Tuesday, January 20, 2009

Kansakunnan olohuone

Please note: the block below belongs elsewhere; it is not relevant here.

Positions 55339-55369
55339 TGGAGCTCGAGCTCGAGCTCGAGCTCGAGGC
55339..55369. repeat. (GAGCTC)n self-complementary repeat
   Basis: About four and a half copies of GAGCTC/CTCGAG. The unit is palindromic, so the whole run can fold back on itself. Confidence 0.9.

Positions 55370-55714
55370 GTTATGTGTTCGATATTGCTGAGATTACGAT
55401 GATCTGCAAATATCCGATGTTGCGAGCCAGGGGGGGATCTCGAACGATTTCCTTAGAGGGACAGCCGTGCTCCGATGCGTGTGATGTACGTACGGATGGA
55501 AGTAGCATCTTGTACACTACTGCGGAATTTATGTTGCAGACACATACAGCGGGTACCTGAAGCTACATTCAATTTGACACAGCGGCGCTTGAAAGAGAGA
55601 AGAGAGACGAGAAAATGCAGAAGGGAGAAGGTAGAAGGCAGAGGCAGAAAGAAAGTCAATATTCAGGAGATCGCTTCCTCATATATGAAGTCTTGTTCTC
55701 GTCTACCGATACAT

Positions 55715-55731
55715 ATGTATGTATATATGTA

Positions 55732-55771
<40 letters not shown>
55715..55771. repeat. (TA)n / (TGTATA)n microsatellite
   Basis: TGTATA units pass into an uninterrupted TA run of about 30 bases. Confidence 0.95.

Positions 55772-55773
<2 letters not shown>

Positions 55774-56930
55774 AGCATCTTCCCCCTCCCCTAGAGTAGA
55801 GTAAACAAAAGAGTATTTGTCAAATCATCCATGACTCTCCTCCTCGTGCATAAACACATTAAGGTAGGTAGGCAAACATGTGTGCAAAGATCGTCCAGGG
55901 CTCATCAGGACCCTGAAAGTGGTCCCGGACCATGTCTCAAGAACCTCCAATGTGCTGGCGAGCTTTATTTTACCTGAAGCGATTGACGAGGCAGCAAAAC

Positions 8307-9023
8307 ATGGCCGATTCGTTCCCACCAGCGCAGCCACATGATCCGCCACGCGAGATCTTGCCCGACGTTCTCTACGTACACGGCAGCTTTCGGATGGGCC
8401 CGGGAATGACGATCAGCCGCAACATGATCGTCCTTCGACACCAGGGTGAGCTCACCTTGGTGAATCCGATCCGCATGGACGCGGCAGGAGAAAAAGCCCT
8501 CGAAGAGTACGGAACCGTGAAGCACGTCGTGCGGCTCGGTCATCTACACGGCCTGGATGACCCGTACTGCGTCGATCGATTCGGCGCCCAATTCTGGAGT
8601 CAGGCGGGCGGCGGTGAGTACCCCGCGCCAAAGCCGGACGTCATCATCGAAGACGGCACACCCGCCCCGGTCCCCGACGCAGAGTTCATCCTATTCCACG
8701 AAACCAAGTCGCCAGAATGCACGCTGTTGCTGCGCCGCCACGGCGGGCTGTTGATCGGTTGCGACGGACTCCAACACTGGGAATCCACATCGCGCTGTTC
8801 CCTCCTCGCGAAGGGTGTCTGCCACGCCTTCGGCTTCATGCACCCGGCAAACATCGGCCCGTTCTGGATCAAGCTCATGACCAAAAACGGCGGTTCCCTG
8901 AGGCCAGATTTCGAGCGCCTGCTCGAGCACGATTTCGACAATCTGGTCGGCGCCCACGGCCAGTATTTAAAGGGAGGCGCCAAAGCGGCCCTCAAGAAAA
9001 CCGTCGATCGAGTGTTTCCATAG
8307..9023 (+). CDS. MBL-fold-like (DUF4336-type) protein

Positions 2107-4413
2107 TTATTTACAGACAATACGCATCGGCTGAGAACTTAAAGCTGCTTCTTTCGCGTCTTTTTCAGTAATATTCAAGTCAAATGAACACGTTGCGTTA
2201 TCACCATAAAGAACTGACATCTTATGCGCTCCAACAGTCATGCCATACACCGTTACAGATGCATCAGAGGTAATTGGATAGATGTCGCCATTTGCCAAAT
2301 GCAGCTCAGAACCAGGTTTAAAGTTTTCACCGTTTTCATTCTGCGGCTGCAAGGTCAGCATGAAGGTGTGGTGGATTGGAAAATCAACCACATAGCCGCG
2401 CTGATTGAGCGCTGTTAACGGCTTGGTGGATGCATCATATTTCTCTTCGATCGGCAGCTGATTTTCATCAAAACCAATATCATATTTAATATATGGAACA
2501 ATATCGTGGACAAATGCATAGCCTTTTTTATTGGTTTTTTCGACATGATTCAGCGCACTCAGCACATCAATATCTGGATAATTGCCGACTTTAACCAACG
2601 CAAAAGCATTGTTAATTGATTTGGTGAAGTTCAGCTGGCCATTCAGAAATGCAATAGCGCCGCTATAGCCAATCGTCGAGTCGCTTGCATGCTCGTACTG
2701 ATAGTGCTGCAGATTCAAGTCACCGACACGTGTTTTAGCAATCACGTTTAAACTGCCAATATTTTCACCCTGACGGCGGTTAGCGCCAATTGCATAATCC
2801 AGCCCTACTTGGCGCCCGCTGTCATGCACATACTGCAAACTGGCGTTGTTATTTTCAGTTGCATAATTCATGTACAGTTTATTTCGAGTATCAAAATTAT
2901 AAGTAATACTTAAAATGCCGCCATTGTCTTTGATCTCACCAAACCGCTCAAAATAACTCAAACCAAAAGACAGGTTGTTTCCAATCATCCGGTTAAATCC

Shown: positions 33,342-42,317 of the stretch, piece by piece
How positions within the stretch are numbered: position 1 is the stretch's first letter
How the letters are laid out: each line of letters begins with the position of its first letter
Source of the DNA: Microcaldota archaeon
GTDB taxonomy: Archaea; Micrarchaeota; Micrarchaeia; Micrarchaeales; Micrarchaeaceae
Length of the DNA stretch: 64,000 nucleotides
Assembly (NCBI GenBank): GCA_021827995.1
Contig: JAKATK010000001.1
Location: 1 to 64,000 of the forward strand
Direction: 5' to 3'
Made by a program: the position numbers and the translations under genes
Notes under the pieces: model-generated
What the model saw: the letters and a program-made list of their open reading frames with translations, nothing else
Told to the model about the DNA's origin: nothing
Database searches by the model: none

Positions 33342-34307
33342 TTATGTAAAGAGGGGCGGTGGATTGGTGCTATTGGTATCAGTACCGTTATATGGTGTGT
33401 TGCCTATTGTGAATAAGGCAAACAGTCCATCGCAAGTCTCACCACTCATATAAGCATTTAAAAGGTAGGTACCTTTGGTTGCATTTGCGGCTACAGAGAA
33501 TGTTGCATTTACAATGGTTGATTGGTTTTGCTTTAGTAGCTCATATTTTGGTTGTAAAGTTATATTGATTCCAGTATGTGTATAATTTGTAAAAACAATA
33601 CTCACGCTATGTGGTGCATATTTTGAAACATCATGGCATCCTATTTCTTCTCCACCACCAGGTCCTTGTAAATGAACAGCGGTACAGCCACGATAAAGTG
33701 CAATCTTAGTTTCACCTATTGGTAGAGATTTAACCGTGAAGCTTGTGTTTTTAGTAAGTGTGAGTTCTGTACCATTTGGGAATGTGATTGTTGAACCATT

The Living Room of the Nation. FI (c) 2008 Mouka Filmi. P: Sami Jahnukainen. D: Jukka Kärkkäinen. Video. 80 min. A Mouka Filmi videotape, English version, with English credits and subtitles by Aretta Vähälä. Viewed at DocPoint opening gala, Bio Rex, 20 Jan 2009. Presented by Jukka Kärkkäinen and Sami Jahnukainen with a performance of bad English and a fine a cappella song of A Thousand Roses. - The visual quality of the picture is modest, not far from surveillance video. - Erkko Lyytinen's programme text: "The Living Room of the Nation follows the lives of Finns in their holiest place, the living room. By comparing the protagonist Tero's life to the events taking place in the living rooms of the other characters, the viewer is given a unique window to an essential dimension of Finnishness - how we react to other people's problems and how we talk about our own. The film is a small-scale collection of manifestations of Finnishness. Tero seeks to untangle his relationship with the mother of his unborn child, and a reclusive man tries to sort out his own relationship to life. Their introverted worlds reflect something vulnerable and tender to the outside. It's better to say nothing and to keep things as they are, rather than seek to change and confront one's problems - revealing one's self is admitting weakness. The film combines all the traditional Finnish virtues: forced silence, enacted humility and artificial modesty." (Erkko Lyytinen, translated by Anna Volmari). - This is a feature film of several people who are not participating in active daily life, who have retired to their homes, who are almost outcasts, old, weak, sick, disabled, apathetic, mentally ill, etc. All are retired or unemployed. It has been quite a feat to approach them and record them on the video with such candour. This film belongs to the same tradition as On the Bowery, and such works carry the same ethical question: the human beings being documented reveal extremely private sides of their circumstances, but are we worthy of their trust? Is there enough dignity in us? - Aesthetically the film belongs to the school of Roy Andersson. - The humanity of the film is affecting, and at the same time I feel embarrassed having been such a voyeur. - AFTERWARDS I was reminded that the people appearing in the film were present in the gala evening, and they approved.

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